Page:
In Brief:

We have some ‘somewhat’ warm weather to end the week, then the jet-stream attacks! After enjoying 80F ish weather Fri/Sat a cold front Saturday night brings in a BIG change. A cutoff low rolls in overhead and pushes up slope moisture into the state giving us possibly as much as 1-2 inches of rain from Sunday afternoon to early Memorial Day morning. After that the pattern repeats with 80’sF mid-week, a Thursday cold front and rain Friday.

Update 5/23 11:30am:

Not much is changing in the Sunday/Monday rain storm, but we have some refinements to watch for. First, the timing has backed up a bit with rain starting around noon Sunday and ending a bit earlier, around 7am on Memorial Day (Figure 4 update). The GFS brings a bit of a drying notch down I-25 nipping off some of our rain totals to around 0.5 to 0.75 inch of rain (Figure 5 update). The weatherunderground model only gives us 0.4 to 0.5 inch of rain (Figure 4 update). The GEM (not shown) remains wetter with 0.75 to 1 inch of rain. There is a chance of thunder, now and then, during this storm (Figure 6 update) with a marginal chance of severe weather (1 on a scale of 1-5) right up to but east of I-25. If that changes, I’ll update it here. The main chance of severe weather would be for hail and high winds.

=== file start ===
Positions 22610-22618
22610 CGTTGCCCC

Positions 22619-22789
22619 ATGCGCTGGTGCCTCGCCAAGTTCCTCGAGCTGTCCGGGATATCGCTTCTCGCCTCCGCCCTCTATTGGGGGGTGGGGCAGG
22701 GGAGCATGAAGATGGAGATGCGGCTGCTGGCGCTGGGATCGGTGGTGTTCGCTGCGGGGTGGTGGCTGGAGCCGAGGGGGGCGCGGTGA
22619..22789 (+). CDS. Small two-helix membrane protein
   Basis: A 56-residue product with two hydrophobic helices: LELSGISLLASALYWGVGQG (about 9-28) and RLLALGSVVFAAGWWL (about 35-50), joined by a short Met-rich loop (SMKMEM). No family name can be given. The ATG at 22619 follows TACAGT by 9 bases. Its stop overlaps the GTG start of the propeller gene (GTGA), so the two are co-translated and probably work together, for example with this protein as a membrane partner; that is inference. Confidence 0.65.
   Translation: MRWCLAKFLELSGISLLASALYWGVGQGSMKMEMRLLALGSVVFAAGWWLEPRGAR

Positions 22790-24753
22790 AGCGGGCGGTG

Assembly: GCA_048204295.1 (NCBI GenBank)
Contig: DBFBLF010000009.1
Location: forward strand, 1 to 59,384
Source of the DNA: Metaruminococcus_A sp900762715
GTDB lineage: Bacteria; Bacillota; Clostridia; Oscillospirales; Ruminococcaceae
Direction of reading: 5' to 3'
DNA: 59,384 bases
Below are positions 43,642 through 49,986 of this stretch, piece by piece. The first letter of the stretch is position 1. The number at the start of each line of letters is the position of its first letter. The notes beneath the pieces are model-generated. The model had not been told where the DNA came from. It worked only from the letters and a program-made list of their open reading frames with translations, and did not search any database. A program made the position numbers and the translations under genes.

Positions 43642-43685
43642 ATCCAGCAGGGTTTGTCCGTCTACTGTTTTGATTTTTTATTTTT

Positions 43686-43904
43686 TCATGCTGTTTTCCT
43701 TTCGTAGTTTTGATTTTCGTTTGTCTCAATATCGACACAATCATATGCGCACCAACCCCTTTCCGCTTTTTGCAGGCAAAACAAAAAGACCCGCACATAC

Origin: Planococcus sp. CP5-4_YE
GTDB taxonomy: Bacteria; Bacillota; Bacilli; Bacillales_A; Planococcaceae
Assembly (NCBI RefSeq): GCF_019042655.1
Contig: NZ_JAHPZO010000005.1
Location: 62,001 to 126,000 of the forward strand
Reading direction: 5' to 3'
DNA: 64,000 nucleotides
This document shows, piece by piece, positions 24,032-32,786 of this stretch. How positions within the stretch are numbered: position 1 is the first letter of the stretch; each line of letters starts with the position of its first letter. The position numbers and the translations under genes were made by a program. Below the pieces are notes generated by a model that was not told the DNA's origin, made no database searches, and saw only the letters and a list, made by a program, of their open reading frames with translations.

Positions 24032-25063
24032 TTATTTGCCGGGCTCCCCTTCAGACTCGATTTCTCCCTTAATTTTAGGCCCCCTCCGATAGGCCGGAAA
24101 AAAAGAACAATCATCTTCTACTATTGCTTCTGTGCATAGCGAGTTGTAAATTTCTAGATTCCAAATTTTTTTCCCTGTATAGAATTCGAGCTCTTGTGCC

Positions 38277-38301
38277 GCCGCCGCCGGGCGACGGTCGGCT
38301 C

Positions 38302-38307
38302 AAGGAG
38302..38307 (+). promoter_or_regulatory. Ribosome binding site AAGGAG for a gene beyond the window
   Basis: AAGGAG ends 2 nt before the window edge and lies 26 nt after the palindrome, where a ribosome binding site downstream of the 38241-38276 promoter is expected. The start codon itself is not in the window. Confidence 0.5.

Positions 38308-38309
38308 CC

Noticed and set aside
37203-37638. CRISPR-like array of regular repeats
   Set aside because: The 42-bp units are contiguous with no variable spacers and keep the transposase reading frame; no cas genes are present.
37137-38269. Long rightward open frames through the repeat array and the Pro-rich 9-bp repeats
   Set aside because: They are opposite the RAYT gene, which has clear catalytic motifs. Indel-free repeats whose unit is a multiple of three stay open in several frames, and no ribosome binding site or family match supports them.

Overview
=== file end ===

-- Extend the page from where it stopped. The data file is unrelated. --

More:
Figure 4 update: snippet of the graphical forecast for the next 10 days for Longmont, CO from weatherunderground.com
Figure 5 update: precipitation totals through the next 3 days from the GFS and weather5280com for Colorado made Saturday AM.
Figure 6 update: the Sunday convection and severe weather chances made Saturday from the SPC in Norman, OK.